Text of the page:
Office: AC1 210
Matt is a conservation biologist relying on flagship species to advance conservation and ecology research in the West and Central African tropical forests and wetlands. His applied species ecology and evolution research programs are focused on crocodilians, pangolins, and forest-dwelling tortoises, for which he employs tools ranging from molecular systematics and phylogeography, VHF and GPS telemetry, environmental (e)DNA, and distribution modeling to better understand how these species are distributed across the landscape and how they select resources like habitat and prey. Among other things, his research has resulted in the recognition of 3 new crocodile species in Africa and a better understanding of the processes shaping their distribution, population structure, and abundance. This enables him to implement applied conservation work to ensure the future of these species populations, including conservation breeding and reintroductions, reinforcement of local national parks and wildlife management authority capacity, and training African graduate students. Recently his work is expanding into the policy domain, where Matt works with the IUCN to guide mechanisms for species trade through CITES. Matt is a Steering Committee member of the IUCN/SSC Crocodile Specialist Group, where he chairs the West and Central Africa region, sits on the scientific advisory council for Cote d'Ivoire's national parks service, and he was recently named a National Geographic Explorer.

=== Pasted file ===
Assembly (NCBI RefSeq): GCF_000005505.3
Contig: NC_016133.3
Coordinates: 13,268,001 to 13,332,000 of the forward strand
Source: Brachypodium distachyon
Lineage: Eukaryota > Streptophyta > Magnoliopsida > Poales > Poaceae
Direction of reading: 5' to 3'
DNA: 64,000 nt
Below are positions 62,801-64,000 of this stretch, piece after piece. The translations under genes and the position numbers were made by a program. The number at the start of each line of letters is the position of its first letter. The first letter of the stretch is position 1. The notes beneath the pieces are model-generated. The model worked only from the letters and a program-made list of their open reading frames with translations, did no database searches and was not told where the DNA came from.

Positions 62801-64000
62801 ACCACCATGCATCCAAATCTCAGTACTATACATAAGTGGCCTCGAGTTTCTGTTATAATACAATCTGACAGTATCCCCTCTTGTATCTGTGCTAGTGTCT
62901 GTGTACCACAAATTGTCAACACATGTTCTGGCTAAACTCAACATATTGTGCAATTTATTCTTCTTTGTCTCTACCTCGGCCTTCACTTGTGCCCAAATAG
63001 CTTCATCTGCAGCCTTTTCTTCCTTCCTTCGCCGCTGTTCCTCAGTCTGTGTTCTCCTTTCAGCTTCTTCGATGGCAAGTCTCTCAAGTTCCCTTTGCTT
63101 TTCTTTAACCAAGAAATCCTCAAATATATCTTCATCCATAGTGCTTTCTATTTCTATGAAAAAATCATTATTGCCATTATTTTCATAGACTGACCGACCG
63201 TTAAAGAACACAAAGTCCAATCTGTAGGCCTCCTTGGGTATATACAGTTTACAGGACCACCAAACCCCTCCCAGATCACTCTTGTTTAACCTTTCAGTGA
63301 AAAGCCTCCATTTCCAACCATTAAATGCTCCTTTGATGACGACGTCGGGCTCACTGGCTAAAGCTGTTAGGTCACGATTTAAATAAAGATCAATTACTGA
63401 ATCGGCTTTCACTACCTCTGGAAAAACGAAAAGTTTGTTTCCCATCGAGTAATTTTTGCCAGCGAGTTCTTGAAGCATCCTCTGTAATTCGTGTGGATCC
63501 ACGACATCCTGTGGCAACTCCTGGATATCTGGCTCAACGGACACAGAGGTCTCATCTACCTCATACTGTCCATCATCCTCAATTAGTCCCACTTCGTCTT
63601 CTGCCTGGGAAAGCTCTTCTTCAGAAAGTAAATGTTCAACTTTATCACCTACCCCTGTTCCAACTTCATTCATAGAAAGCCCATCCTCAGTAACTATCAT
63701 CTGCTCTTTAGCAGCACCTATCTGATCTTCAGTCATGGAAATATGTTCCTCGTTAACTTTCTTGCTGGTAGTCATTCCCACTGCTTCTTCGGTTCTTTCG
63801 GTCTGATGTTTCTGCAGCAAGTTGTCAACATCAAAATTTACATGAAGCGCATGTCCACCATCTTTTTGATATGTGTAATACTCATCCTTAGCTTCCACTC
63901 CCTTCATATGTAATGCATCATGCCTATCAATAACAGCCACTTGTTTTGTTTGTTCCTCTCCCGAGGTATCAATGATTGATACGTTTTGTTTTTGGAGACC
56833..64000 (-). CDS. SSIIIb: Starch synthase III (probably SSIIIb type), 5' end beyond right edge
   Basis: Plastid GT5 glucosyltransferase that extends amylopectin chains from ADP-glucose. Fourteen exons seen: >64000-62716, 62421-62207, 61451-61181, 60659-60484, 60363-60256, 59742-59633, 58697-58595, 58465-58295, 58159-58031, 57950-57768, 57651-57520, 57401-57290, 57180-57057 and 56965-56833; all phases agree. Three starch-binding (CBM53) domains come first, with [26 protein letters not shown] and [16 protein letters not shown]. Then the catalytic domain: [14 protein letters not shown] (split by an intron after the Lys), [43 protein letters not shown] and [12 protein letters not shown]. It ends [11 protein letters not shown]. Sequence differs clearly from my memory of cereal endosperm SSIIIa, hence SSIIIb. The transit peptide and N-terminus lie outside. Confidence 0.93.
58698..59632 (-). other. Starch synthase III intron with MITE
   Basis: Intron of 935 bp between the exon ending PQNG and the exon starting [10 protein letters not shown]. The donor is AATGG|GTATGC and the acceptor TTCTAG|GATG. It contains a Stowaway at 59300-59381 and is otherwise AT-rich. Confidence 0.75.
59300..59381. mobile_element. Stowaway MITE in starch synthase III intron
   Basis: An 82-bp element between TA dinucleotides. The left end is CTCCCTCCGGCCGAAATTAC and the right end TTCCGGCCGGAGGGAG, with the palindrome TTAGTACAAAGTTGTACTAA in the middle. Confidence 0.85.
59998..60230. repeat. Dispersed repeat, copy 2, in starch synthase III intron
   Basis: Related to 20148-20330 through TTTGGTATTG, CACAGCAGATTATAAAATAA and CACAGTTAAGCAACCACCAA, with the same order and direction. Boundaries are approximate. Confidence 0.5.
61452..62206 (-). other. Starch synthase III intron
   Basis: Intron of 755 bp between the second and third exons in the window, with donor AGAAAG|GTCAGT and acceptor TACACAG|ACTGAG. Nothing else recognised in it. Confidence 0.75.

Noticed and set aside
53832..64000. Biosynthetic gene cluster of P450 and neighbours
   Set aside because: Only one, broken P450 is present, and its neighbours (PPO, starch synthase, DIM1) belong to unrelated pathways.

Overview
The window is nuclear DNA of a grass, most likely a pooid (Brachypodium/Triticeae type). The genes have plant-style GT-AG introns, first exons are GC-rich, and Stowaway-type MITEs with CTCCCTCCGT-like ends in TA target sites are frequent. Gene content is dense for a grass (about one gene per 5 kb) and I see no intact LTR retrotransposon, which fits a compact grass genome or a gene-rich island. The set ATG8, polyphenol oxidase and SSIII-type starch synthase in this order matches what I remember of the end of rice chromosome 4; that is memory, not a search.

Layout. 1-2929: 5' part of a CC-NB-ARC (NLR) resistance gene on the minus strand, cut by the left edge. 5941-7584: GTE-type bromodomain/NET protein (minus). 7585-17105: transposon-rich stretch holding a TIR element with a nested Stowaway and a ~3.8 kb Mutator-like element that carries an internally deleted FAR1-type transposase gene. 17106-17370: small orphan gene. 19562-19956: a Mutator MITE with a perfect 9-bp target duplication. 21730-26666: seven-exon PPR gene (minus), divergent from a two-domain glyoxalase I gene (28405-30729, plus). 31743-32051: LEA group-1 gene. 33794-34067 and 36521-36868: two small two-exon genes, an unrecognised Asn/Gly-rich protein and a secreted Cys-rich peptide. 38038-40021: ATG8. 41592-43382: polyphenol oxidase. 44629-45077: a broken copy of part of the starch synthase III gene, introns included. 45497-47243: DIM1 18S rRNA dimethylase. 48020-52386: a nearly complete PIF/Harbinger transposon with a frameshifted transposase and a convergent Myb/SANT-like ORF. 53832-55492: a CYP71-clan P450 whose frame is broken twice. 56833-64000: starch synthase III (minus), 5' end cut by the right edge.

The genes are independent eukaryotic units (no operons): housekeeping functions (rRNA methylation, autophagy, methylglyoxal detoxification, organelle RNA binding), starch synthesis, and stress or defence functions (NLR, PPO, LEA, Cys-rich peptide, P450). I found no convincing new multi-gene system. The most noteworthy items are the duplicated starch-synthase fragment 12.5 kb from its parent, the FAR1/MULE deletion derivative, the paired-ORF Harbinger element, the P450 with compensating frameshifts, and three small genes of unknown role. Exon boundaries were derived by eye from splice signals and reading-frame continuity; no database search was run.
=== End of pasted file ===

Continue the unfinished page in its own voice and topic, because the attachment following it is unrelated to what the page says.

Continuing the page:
Matt received his PhD from the University of Florida in Wildlife Ecology and Conservation in 2013.